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On Oct 3rd 2016 we were able to take our little warrior home and we we’re so excited. He is still having constant check ups with the neonatal team but he has done incredibly well. No-one truly understands how you feel or what has happened unless you’ve been through it. If anything has taught us how to remain strong in the most difficult of times and to never plan anything – he really is our special little boy.

Tarnia Lewis

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If like Tarnia you have a story to share, please contact Catriona at smallestthings@yahoo.com

Like Tarnia’s Story? Would like to help us raise awareness? Then please share on Facebook, Twitter – far and wide!

Mason & Teegan-Mae: Our NICU Journey

Guest blog post by mum of two, Sophie Willis, raising awareness as part of World Prematurity Month

I always dreamed of having a perfect pregnancy with a complication free birth and having immediate skin to skin with my new born.

At 35 weeks in July 2013 I was admitted to hospital with irregular contractions. I still had hope that I would make it to term – or as close to term as possible.
After a few days my waters broke and I went in to spontaneous labour. 2 hours and 51 minutes later I delivered a perfect little girl called Teegan-Mae. She weighed 1.990kg and was beautiful.

She was took to SCBU and stayed for 10 days with feeding difficulties, temperature control and jaundice.

Immediately after Teegan’s birth, I still longed for the perfect pregnancy and delivery. My partner and I always wanted more than one child so we decided to start trying right away.

Eventually with the help of fertility drugs due to secondary infertility, we found out I was pregnant in April 2015. My partner and I were over the moon, and was so excited for Teegan to become a big sister.

Despite having awful morning sickness, my pregnancy was perfect.

At 24 weeks I started to have contractions and went to my local hospital. I was examined immediately and given steroids – Ouch! I was transferred from Swindon to Oxford to be in a hospital with a better equipped NICU. Fortunately, the contractions had stopped and I returned home.

“I was worried sick, I felt like I was suffering a loss, I knew my pregnancy was going to end very soon. My partner, daughter and little bump was the only things keeping me going.”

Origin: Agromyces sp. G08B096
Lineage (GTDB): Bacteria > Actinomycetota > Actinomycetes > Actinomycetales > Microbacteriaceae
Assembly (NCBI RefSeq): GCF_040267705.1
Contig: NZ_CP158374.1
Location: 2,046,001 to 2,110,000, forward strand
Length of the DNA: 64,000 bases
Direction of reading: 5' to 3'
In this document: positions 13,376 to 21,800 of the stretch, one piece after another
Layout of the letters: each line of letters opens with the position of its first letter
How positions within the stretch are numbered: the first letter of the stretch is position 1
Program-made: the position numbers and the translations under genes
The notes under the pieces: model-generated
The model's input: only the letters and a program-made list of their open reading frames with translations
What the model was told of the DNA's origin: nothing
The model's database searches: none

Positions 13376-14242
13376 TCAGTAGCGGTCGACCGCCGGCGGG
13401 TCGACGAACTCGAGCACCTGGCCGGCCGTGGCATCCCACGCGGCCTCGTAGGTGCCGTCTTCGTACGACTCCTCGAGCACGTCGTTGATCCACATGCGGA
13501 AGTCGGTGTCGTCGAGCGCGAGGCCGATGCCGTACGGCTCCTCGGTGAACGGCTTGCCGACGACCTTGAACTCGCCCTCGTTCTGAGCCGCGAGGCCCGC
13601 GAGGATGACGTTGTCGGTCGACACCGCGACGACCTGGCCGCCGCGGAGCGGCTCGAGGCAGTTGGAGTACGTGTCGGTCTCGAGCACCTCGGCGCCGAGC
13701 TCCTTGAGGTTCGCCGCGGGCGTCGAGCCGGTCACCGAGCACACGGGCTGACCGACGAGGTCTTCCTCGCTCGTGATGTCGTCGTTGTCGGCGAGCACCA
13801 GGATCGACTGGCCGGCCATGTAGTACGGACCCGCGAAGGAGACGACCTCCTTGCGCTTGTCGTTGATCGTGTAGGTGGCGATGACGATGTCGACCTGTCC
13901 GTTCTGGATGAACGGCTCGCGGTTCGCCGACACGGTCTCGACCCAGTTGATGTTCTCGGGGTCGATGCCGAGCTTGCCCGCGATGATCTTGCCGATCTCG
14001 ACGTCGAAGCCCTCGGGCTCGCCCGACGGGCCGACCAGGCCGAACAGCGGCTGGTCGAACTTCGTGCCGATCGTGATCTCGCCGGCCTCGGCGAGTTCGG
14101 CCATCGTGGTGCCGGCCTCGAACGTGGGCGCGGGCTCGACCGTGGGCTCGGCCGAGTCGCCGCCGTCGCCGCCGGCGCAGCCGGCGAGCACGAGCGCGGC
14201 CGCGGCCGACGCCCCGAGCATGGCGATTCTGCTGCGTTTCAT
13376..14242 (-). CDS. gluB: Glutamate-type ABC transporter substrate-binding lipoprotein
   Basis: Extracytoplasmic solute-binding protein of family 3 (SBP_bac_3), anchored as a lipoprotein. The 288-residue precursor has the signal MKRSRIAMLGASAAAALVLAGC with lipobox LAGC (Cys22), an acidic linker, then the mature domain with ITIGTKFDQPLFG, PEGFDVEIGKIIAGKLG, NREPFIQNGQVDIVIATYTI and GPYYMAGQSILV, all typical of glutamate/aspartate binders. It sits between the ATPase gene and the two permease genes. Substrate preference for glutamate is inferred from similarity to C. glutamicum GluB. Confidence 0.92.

At 28 weeks, I was admitted to hospital with contractions again. This time I was 2cm dilated and I knew this was it.
A few days passed, contractions still present and I had an awful feeling in my gut…
My waters broke and baby was in distress. I was prepped for a cesarian section where my gorgeous little boy Mason-George was born. He weighed 1.348kg and was born crying! Mason was transferred to NICU, where he was put on CPAP.

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The first week after Mason was born was my worst nightmare. He was very distressed and needed to be ventilated. He also had a blood transfusion, returned to CPAP and then went on high flow. We also learned Mason had a PDA and a hole on his heart. He also had an inguinal hernia.

“I felt awful leaving Mason every night, and also felt just as bad leaving Teegan during the day.”

The unit became our second home. I always thought my body failed him, so I wasn’t going to fail him now. I provided all his cares, belongings and spent hours at his cot side expressing for him.

I learnt so much about my little boy, he had many apnoeas, desaturations and bradycardias. He had multiple blood gasses, blood tests, transfusions and cannulas for antibiotics or IV fluids. He had medication daily, and I was able to feed him breastmilk via NG tube and attempt breastfeeding when he was big enough – although he took a long time to coordinate himself!

 

Mason required an operation for his hernia and his immunisations which we’re little set backs for him. His PDA shut without intervention which was a huge positive!

After 88 days in NICU, Halloween, bonfire night, Christmas, Daddy’s birthday and New Year – Mason came home 9 days after his due date.

The transition home was hard, no monitors, temperature checks, charting feeds or nurses for additional support. But we quickly adapted and found a routine which worked for us all.

During our stay in the NICU, I learned to take each day at a time. Each small set back made room for a leap in the right direction. As little as these premature babies are, they have courage, fight and strength like no other.